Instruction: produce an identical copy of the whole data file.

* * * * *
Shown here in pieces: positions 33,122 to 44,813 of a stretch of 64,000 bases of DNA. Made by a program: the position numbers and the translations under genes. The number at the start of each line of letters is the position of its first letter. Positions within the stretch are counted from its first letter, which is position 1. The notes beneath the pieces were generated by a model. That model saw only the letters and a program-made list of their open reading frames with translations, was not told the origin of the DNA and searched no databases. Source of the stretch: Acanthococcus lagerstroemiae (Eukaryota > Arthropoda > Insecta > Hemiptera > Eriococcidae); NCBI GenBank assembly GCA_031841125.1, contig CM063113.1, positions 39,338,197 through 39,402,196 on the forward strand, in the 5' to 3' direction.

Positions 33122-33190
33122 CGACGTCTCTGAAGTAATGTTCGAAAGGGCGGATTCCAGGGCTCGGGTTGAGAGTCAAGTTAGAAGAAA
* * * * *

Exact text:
Shown here in pieces: positions 33,122 to 44,813 of a stretch of 64,000 bases of DNA. Made by a program: the position numbers and the translations under genes. The number at the start of each line of letters is the position of its first letter. Positions within the stretch are counted from its first letter, which is position 1. The notes beneath the pieces were generated by a model. That model saw only the letters and a program-made list of their open reading frames with translations, was not told the origin of the DNA and searched no databases. Source of the stretch: Acanthococcus lagerstroemiae (Eukaryota > Arthropoda > Insecta > Hemiptera > Eriococcidae); NCBI GenBank assembly GCA_031841125.1, contig CM063113.1, positions 39,338,197 through 39,402,196 on the forward strand, in the 5' to 3' direction.

Positions 33122-33190
33122 CGACGTCTCTGAAGTAATGTTCGAAAGGGCGGATTCCAGGGCTCGGGTTGAGAGTCAAGTTAGAAGAAA